Well… if I had to answer that in the manner of answering a thesis on a college/high-school paper, I’d answer it like this:

Zen and the Art of Irony

In a world that’s growing increasingly dark and serious, irony is needed now more than ever. Irony, like art, is a language that allows us to communicate what we are feeling without directly communicating what we are feeling. It encourages empathy. It does without doing.

Being serious all the time is a lot of hard work. It’s taxing wearing that blank, gray mask for so long, and irony, every-once-in-a-while, lets us take a peek behind that mask**. And by not taking ourselves so seriously, we, unexpectedly, take ourselves even more seriously.

Now, don’t get me wrong. I’m not saying that we should all become sardonic bedfellows and say ironic things all the time. There is a time and place for seriousness, and there is a time and place for irony. But in order for the world to function, irony and seriousness must co-exist on the same plane.

And Mob Psycho 100 portrays this extremely well.

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The Scent Spirit in episode 2 of Mob Psycho 100 (Mob is in pigtails on the left)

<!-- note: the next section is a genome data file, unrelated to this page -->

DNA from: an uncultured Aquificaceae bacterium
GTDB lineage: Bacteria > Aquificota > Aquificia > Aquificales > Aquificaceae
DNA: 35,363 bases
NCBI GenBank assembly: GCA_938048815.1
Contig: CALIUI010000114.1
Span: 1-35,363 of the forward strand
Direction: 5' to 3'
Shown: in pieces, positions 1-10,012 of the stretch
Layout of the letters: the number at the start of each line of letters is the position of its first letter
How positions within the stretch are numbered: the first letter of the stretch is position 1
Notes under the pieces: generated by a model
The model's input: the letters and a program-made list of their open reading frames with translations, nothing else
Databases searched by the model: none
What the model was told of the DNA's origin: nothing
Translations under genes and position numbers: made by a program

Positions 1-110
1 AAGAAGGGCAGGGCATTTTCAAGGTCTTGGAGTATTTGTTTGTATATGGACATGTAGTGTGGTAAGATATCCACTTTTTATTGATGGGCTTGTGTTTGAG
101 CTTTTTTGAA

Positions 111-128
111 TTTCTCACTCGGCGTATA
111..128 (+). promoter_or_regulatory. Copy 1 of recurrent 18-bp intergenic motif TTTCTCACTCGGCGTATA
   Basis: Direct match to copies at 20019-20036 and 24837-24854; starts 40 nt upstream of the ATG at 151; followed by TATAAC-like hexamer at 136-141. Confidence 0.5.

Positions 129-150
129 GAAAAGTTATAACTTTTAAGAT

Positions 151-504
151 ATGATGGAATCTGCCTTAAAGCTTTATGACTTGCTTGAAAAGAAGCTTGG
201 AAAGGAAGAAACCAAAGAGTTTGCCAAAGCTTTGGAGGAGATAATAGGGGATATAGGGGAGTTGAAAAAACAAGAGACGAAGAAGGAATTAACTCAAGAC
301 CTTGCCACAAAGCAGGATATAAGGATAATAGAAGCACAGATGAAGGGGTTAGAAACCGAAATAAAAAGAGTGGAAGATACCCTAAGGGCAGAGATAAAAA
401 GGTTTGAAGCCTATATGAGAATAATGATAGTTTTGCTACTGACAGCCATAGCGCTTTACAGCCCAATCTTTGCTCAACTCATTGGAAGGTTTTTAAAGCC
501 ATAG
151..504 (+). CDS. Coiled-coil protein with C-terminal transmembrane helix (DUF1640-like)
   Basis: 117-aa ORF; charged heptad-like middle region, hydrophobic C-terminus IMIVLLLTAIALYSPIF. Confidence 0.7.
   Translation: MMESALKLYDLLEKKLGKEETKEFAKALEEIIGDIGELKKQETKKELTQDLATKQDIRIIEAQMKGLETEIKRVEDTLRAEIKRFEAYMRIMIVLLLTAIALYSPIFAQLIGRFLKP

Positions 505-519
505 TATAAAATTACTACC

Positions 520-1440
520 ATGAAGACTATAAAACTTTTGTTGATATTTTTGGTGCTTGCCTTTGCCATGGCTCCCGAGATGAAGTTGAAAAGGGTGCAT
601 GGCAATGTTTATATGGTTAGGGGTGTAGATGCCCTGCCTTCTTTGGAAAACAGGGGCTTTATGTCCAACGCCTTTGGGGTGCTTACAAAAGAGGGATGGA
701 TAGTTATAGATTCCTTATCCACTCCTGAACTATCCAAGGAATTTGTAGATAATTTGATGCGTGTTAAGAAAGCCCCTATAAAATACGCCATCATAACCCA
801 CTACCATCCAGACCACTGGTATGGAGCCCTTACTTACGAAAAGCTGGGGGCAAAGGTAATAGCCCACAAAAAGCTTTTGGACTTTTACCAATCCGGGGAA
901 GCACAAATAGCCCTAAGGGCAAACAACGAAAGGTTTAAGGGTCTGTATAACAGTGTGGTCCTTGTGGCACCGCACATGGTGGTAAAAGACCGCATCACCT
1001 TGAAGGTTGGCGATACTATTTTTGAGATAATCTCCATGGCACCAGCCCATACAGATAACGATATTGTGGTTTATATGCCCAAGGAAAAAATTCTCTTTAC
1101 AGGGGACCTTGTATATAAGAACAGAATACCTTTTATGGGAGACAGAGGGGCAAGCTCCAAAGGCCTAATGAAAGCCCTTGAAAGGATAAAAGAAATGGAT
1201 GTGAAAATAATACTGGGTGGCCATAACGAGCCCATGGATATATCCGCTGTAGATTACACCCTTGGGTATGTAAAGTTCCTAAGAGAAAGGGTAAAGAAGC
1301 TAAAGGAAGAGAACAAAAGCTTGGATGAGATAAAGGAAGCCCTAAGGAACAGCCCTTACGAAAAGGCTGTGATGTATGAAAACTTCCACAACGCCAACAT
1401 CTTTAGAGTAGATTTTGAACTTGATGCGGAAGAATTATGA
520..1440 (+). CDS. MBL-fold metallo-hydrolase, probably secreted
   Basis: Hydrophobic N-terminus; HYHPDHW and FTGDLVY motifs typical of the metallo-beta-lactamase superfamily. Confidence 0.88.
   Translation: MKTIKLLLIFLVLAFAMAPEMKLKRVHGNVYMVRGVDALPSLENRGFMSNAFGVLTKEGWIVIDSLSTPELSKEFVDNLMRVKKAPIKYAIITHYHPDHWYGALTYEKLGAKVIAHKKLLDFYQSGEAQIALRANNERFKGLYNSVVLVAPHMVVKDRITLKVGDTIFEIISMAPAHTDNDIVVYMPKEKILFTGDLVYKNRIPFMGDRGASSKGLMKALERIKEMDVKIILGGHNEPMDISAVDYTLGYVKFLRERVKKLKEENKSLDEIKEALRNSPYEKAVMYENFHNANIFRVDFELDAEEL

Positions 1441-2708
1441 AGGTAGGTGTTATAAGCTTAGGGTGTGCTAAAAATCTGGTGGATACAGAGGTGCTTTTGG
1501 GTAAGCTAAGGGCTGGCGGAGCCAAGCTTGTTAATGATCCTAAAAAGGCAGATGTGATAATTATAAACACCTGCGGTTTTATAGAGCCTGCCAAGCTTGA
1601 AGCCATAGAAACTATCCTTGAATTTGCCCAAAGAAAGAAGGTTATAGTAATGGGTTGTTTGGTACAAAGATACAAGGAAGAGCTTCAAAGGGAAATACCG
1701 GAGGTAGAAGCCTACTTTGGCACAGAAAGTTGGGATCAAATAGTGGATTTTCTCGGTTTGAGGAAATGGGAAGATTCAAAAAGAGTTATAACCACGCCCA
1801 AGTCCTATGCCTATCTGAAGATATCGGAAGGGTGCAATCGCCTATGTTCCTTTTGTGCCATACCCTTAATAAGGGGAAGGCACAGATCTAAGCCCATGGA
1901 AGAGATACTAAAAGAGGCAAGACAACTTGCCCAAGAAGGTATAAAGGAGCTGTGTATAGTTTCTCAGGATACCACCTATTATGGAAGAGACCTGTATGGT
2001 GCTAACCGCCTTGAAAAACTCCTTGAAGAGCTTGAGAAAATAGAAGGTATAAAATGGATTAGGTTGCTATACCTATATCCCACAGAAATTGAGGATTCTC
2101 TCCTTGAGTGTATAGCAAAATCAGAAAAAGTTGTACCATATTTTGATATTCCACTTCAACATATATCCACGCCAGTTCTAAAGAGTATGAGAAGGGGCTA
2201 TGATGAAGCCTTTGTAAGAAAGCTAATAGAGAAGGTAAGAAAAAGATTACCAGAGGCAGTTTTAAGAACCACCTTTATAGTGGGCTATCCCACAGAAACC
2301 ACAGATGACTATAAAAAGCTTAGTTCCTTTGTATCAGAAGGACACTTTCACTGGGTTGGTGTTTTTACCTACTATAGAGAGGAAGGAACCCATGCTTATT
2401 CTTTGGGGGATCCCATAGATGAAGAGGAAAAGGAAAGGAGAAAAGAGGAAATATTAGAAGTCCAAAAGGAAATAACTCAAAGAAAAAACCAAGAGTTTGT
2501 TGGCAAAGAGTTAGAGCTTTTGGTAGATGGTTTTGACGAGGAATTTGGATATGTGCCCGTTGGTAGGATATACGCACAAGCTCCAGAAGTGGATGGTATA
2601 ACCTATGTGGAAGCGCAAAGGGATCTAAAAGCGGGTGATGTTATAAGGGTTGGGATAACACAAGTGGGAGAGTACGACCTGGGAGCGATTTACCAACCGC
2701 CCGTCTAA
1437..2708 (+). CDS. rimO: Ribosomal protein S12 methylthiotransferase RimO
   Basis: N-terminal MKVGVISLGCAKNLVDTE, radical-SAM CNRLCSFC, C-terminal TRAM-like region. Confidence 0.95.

The spirits that Mob has to deal with in the anime are sometimes scary, sometimes pitiful, and sometimes gigantic and powerful. But at the end of the day, these spirits were once human beings whose unfinished business molded them into serious creatures. Often, when Mob purifies them or weakens them, the viewer gets the spirit’s backstory or a hint at their former life, which further strengthens the core theme of empathy in the show.

We don’t expect these pesudo-human-looking spirits to have any amount of humanity left, but they often do.

We don’t expect our classmates who get As in class all the time to be struggling, but they often do.

We don’t expect a lot of things, but often, they do happen.

And irony is a reminder of that. It’s a reminder that there is always the possibility that there are wrinkles beneath the surface of everything you come across. It’s a reminder while certain things are as they seem, not everything has to be.

That, dear readers, is the power of irony.

That is the power of writing.

That is the power of art.


Hey, there! Thanks for reading this post ^_^ ! I hope you found it entertaining, informative, and/or inspiring. If you did, please consider buying me a coffee or give whatever you can so that I can keep writing more posts like this one.

And as always, see you next post!

**Kid you not: The time I started writing this post, I had only seen the first two episodes. The third episode, surprisingly, has Mob dealing with a cult of happy-face mask-wearers. Don’t believe me? Go watch it for yourself.